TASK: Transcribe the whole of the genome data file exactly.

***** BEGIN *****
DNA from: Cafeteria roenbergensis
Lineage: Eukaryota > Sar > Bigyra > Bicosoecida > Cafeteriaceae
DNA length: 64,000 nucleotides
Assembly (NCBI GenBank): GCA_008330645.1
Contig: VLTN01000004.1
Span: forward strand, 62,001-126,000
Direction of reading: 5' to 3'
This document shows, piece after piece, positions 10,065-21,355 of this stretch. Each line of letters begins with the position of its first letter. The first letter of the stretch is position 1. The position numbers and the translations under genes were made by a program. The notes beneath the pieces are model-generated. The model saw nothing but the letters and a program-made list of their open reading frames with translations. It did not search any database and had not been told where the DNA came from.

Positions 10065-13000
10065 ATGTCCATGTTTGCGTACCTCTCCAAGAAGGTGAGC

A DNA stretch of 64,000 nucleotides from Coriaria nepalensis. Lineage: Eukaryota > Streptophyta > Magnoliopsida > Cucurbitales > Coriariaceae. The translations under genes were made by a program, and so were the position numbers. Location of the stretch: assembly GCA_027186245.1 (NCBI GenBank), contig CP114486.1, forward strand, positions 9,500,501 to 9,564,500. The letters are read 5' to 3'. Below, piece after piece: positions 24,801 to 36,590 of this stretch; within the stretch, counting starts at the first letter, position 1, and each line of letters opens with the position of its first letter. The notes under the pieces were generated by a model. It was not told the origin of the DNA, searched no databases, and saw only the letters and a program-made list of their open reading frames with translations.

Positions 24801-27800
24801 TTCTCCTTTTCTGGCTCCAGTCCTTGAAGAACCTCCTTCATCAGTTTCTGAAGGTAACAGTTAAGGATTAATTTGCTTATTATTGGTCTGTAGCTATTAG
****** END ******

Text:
DNA from: Cafeteria roenbergensis
Lineage: Eukaryota > Sar > Bigyra > Bicosoecida > Cafeteriaceae
DNA length: 64,000 nucleotides
Assembly (NCBI GenBank): GCA_008330645.1
Contig: VLTN01000004.1
Span: forward strand, 62,001-126,000
Direction of reading: 5' to 3'
This document shows, piece after piece, positions 10,065-21,355 of this stretch. Each line of letters begins with the position of its first letter. The first letter of the stretch is position 1. The position numbers and the translations under genes were made by a program. The notes beneath the pieces are model-generated. The model saw nothing but the letters and a program-made list of their open reading frames with translations. It did not search any database and had not been told where the DNA came from.

Positions 10065-13000
10065 ATGTCCATGTTTGCGTACCTCTCCAAGAAGGTGAGC

A DNA stretch of 64,000 nucleotides from Coriaria nepalensis. Lineage: Eukaryota > Streptophyta > Magnoliopsida > Cucurbitales > Coriariaceae. The translations under genes were made by a program, and so were the position numbers. Location of the stretch: assembly GCA_027186245.1 (NCBI GenBank), contig CP114486.1, forward strand, positions 9,500,501 to 9,564,500. The letters are read 5' to 3'. Below, piece after piece: positions 24,801 to 36,590 of this stretch; within the stretch, counting starts at the first letter, position 1, and each line of letters opens with the position of its first letter. The notes under the pieces were generated by a model. It was not told the origin of the DNA, searched no databases, and saw only the letters and a program-made list of their open reading frames with translations.

Positions 24801-27800
24801 TTCTCCTTTTCTGGCTCCAGTCCTTGAAGAACCTCCTTCATCAGTTTCTGAAGGTAACAGTTAAGGATTAATTTGCTTATTATTGGTCTGTAGCTATTAG